• TIR-1/SARM1 inhibits axon regeneration and promotes axon degeneration

    Czech, Victoria L; O'Connor, Lauren C; Philippon, Brendan; Norman, Emily; Byrne, Alexandra B (2023-04-21)
    Growth and destruction are central components of the neuronal injury response. Injured axons that are capable of repair, including axons in the mammalian peripheral nervous system and in many invertebrate animals, often regenerate and degenerate on either side of the injury. Here we show that TIR-1/dSarm/SARM1, a key regulator of axon degeneration, also inhibits regeneration of injured motor axons. The increased regeneration in tir-1 mutants is not a secondary consequence of its effects on degeneration, nor is it determined by the NADase activity of TIR-1. Rather, we found that TIR-1 functions cell-autonomously to regulate each of the seemingly opposite processes through distinct interactions with two MAP kinase pathways. On one side of the injury, TIR-1 inhibits axon regeneration by activating the NSY-1/ASK1 MAPK signaling cascade, while on the other side of the injury, TIR-1 simultaneously promotes axon degeneration by interacting with the DLK-1 mitogen-activated protein kinase (MAPK) signaling cascade. In parallel, we found that the ability to cell-intrinsically inhibit axon regeneration is conserved in human SARM1. Our finding that TIR-1/SARM1 regulates axon regeneration provides critical insight into how axons coordinate a multidimensional response to injury, consequently informing approaches to manipulate the response toward repair.
  • Intravital Imaging of Fluorescent Protein Expression in Mice with a Closed-Skull Traumatic Brain Injury and Cranial Window Using a Two-Photon Microscope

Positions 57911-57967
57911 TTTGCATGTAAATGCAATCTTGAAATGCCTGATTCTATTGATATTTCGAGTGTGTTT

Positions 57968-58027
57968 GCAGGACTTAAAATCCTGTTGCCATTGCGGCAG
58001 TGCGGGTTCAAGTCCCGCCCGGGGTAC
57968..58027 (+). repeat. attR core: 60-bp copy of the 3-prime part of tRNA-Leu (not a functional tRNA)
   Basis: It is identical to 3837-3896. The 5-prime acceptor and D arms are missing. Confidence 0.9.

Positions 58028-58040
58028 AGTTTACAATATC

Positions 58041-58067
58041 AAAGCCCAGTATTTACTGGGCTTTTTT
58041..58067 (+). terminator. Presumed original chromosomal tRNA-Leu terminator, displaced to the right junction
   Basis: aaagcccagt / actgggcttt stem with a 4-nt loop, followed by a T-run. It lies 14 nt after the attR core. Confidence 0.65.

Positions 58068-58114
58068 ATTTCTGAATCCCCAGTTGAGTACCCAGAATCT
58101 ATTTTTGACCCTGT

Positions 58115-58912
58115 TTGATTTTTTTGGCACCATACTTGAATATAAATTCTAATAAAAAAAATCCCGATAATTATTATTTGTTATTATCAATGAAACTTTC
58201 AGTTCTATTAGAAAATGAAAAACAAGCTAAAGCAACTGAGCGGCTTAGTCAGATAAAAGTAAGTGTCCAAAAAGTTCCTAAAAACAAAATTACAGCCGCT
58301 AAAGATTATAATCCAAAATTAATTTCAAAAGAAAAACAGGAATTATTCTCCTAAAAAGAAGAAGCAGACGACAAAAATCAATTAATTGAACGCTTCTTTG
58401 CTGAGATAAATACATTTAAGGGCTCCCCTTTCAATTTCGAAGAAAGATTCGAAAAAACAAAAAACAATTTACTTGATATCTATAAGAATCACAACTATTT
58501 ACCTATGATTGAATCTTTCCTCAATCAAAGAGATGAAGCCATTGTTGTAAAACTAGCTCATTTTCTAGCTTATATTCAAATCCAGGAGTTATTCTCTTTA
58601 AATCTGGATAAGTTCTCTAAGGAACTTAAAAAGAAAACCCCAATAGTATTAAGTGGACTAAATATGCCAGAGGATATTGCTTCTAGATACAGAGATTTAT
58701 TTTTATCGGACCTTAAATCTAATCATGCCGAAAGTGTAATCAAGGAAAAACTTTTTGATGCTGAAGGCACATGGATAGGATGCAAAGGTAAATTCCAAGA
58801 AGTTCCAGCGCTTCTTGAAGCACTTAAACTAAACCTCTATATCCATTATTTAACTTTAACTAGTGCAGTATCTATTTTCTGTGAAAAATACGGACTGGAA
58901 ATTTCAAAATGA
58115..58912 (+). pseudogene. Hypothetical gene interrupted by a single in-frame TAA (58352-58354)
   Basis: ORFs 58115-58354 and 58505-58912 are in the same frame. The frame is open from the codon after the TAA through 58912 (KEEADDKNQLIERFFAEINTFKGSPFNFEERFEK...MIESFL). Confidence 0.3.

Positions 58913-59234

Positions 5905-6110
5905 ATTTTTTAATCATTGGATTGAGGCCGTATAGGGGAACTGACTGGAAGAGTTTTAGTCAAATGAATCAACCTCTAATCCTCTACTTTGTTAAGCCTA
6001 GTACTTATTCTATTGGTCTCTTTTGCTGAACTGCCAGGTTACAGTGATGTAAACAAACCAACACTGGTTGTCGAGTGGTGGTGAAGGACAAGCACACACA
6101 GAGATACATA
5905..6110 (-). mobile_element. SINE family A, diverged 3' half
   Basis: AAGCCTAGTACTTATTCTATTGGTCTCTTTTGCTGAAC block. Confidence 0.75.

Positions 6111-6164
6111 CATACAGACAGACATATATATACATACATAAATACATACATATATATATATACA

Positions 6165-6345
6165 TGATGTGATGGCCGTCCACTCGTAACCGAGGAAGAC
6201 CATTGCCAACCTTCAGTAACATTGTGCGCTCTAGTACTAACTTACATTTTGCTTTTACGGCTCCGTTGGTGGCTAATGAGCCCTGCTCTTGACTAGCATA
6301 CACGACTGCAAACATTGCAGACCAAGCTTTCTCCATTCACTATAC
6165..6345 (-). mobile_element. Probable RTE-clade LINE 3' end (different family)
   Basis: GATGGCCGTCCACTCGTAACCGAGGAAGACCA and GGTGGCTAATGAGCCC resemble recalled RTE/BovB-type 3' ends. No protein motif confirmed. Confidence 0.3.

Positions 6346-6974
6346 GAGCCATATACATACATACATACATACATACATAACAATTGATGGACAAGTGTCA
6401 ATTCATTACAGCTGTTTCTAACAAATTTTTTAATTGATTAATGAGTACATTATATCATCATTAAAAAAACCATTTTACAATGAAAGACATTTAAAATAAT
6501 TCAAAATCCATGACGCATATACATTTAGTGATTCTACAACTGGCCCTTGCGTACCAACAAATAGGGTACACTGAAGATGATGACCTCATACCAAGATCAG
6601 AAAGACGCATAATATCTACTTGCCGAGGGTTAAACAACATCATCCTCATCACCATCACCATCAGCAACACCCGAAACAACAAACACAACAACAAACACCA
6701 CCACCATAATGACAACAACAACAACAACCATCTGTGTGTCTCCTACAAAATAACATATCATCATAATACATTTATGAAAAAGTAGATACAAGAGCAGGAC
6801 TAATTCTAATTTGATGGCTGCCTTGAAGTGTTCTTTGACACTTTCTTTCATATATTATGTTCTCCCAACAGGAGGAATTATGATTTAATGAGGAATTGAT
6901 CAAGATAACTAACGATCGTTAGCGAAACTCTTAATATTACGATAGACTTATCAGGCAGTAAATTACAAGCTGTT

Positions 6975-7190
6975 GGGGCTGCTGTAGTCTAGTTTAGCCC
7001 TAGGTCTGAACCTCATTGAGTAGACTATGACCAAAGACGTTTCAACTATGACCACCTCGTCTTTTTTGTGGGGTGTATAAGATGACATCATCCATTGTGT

Zhong, Jianjun; Gunner, Georgia; Henninger, Nils; Schafer, Dorothy P; Bosco, Daryl A (2023-04-21)
    The goal of this protocol is to demonstrate how to longitudinally visualize the expression and localization of a protein of interest within specific cell types of an animal's brain, upon exposure to exogenous stimuli. Here, the administration of a closed-skull traumatic brain injury (TBI) and simultaneous implantation of a cranial window for subsequent longitudinal intravital imaging in mice is shown. Mice are intracranially injected with an adeno-associated virus (AAV) expressing enhanced green fluorescent protein (EGFP) under a neuronal specific promoter. After 2 to 4 weeks, the mice are subjected to a repetitive TBI using a weight drop device over the AAV injection location. Within the same surgical session, the mice are implanted with a metal headpost and then a glass cranial window over the TBI impacting site. The expression and cellular localization of EGFP is examined using a two-photon microscope in the same brain region exposed to trauma over the course of months.
  • Gliotransmission and adenosine signaling promote axon regeneration

    Wang, Fei; Ruppell, Kendra Takle; Zhou, Songlin; Qu, Yun; Gong, Jiaxin; Shang, Ye; Wu, Jinglin; Liu, Xin; Diao, Wenlin; Li, Yi; et al. (2023-04-06)
    How glia control axon regeneration remains incompletely understood. Here, we investigate glial regulation of regenerative ability differences of closely related Drosophila larval sensory neuron subtypes. Axotomy elicits Ca2+ signals in ensheathing glia, which activates regenerative neurons through the gliotransmitter adenosine and mounts axon regenerative programs. However, non-regenerative neurons do not respond to glial stimulation or adenosine. Such neuronal subtype-specific responses result from specific expressions of adenosine receptors in regenerative neurons. Disrupting gliotransmission impedes axon regeneration of regenerative neurons, and ectopic adenosine receptor expression in non-regenerative neurons suffices to activate regenerative programs and induce axon regeneration. Furthermore, stimulating gliotransmission or activating the mammalian ortholog of Drosophila adenosine receptors in retinal ganglion cells (RGCs) promotes axon regrowth after optic nerve crush in adult mice. Altogether, our findings demonstrate that gliotransmission orchestrates neuronal subtype-specific axon regeneration in Drosophila and suggest that targeting gliotransmission or adenosine signaling is a strategy for mammalian central nervous system repair.
  • Behavioral circatidal rhythms require Bmal1 in Parhyale hawaiensis

    Kwiatkowski, Erica R; Schnytzer, Yisrael; Rosenthal, Joshua J C; Emery, Patrick (2023-03-19)